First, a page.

PARIS — Notre-Dame cathedral, the iconic symbol of the beauty and history of Paris, was scarred by an extensive fire on Monday evening that collapsed part of its delicate spire, bruised the Parisian skies with smoke and further disheartened a city already back on its heels after weeks of violent protests.
The cause of the fire was not immediately known, André Finot, a spokesman for the cathedral, said in a telephone interview, and there was no immediate indication that anyone had been hurt.
But the spectacle of flames leaping from the cathedral’s wooden roof — its spire glowing red then turning into a virtual cinder — stunned thousands of onlookers who gathered along the banks of the Seine and packed into the plaza of the nearby Hotel de Ville, gasping and covering their mouths in horror and wiping away tears.
The fire broke out about 6:30 p.m., upending President Emmanuel Macron’s plans to deliver an important policy speech about trying to heal the country from months of “Yellow Vest” demonstrations that had already defaced major landmarks in the capital and disfigured some of its richest streets.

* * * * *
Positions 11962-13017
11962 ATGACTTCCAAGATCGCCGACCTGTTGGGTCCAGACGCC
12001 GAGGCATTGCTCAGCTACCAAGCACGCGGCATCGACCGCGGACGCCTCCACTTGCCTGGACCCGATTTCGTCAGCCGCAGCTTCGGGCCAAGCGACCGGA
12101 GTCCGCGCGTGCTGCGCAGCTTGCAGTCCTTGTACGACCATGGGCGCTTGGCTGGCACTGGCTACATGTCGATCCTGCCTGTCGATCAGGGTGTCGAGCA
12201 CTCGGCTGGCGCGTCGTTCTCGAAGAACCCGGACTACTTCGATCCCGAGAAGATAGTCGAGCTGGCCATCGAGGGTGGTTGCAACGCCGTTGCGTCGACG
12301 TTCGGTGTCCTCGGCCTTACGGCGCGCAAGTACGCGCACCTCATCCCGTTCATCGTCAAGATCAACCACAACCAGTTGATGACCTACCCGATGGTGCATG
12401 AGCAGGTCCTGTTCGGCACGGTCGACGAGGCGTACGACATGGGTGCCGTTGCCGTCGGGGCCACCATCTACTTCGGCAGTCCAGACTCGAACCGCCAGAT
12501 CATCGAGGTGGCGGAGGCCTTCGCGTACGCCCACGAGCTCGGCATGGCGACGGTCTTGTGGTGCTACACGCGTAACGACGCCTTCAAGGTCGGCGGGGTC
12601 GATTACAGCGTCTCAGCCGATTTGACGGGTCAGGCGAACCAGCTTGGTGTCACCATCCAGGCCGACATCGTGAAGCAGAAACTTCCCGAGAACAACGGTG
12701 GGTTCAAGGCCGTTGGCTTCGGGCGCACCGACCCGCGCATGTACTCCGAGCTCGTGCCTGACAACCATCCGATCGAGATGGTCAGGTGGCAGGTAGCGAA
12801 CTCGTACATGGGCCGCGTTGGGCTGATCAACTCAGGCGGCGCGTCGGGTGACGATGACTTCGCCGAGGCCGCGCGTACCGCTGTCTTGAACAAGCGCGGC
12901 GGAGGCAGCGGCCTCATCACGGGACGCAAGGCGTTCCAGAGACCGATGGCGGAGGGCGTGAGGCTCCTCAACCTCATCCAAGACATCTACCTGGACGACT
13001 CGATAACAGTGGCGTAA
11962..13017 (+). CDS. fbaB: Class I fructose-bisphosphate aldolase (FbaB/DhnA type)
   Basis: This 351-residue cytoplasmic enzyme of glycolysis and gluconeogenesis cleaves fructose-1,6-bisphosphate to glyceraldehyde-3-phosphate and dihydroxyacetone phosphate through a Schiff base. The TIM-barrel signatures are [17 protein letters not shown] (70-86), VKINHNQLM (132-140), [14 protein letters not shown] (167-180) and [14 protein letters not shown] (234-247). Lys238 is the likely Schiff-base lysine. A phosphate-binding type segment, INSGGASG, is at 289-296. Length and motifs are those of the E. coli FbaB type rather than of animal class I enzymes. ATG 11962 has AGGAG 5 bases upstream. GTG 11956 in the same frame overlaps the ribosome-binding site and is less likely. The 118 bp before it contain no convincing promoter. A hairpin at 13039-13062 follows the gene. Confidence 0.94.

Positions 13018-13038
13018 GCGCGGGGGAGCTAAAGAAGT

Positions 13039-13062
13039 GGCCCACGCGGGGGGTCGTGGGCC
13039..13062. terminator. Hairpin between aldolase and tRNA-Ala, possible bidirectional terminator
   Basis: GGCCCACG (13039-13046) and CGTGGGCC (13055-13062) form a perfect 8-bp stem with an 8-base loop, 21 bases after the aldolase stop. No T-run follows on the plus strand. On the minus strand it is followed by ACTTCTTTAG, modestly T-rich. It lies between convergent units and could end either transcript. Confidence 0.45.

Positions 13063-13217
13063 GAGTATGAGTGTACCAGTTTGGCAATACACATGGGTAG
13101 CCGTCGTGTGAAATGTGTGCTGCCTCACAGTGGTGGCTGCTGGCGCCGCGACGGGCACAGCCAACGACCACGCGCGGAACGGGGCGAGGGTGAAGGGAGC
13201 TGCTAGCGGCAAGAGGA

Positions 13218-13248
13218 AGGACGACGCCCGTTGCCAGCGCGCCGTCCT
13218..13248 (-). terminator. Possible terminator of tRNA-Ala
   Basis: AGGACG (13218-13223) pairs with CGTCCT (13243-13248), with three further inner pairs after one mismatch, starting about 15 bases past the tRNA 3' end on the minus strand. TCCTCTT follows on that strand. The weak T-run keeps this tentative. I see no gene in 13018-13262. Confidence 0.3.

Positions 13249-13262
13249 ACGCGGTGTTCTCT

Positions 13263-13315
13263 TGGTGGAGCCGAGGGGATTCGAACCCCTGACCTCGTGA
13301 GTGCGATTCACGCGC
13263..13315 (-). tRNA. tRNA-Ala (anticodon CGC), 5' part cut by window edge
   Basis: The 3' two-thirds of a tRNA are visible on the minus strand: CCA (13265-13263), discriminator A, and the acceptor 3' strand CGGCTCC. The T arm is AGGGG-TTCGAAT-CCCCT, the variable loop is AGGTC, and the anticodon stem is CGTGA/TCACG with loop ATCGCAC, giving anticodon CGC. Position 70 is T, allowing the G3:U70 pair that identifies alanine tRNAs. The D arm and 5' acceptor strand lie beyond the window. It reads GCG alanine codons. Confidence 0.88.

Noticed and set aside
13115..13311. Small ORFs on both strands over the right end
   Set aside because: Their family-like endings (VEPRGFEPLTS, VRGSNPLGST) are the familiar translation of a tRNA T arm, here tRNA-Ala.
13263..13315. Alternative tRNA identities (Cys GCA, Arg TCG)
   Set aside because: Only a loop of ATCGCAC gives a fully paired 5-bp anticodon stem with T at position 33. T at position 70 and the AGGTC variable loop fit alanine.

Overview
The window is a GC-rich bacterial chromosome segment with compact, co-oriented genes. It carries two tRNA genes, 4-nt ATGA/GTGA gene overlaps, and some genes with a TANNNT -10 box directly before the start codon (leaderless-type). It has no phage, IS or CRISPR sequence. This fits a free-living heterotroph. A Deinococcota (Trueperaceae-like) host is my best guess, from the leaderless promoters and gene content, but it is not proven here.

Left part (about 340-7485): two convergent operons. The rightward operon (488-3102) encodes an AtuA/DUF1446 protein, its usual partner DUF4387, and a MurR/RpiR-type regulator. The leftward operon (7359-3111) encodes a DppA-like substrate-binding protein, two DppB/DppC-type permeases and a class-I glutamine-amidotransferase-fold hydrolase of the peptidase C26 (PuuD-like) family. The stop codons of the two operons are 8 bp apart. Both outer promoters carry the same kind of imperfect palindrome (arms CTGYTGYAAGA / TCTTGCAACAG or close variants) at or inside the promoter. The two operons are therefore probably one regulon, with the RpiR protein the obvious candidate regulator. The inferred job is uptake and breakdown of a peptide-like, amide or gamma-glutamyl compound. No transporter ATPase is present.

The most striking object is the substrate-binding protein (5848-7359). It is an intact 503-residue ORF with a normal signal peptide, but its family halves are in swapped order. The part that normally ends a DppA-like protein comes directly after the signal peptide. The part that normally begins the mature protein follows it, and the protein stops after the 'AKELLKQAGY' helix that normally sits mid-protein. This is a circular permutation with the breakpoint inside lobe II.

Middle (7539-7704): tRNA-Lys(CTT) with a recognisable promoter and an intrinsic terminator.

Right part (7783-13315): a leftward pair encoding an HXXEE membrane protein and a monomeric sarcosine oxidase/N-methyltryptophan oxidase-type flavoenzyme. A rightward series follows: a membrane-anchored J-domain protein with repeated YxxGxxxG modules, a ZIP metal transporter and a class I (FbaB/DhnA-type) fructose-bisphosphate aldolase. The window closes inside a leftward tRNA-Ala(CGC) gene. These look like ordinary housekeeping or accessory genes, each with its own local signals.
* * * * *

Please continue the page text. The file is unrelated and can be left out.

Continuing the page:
France’s Interior Ministry said that 400 firefighters were battling the blaze.
A jewel of medieval Gothic architecture built in the 12th and 13th centuries, Notre-Dame, others noted, was a landmark not only for Paris, where it squats firmly yet gracefully at its very center, but for all the world. The cathedral is visited by about 30,000 people a day and around 13 million people a year.
“This is just horrible,” said Mohamed Megdoul, 33, a film producer. “A thousand years of history which is being wiped away,” he said brushing away tears.
“This belonged to the whole world, and now it is disappearing,” he said.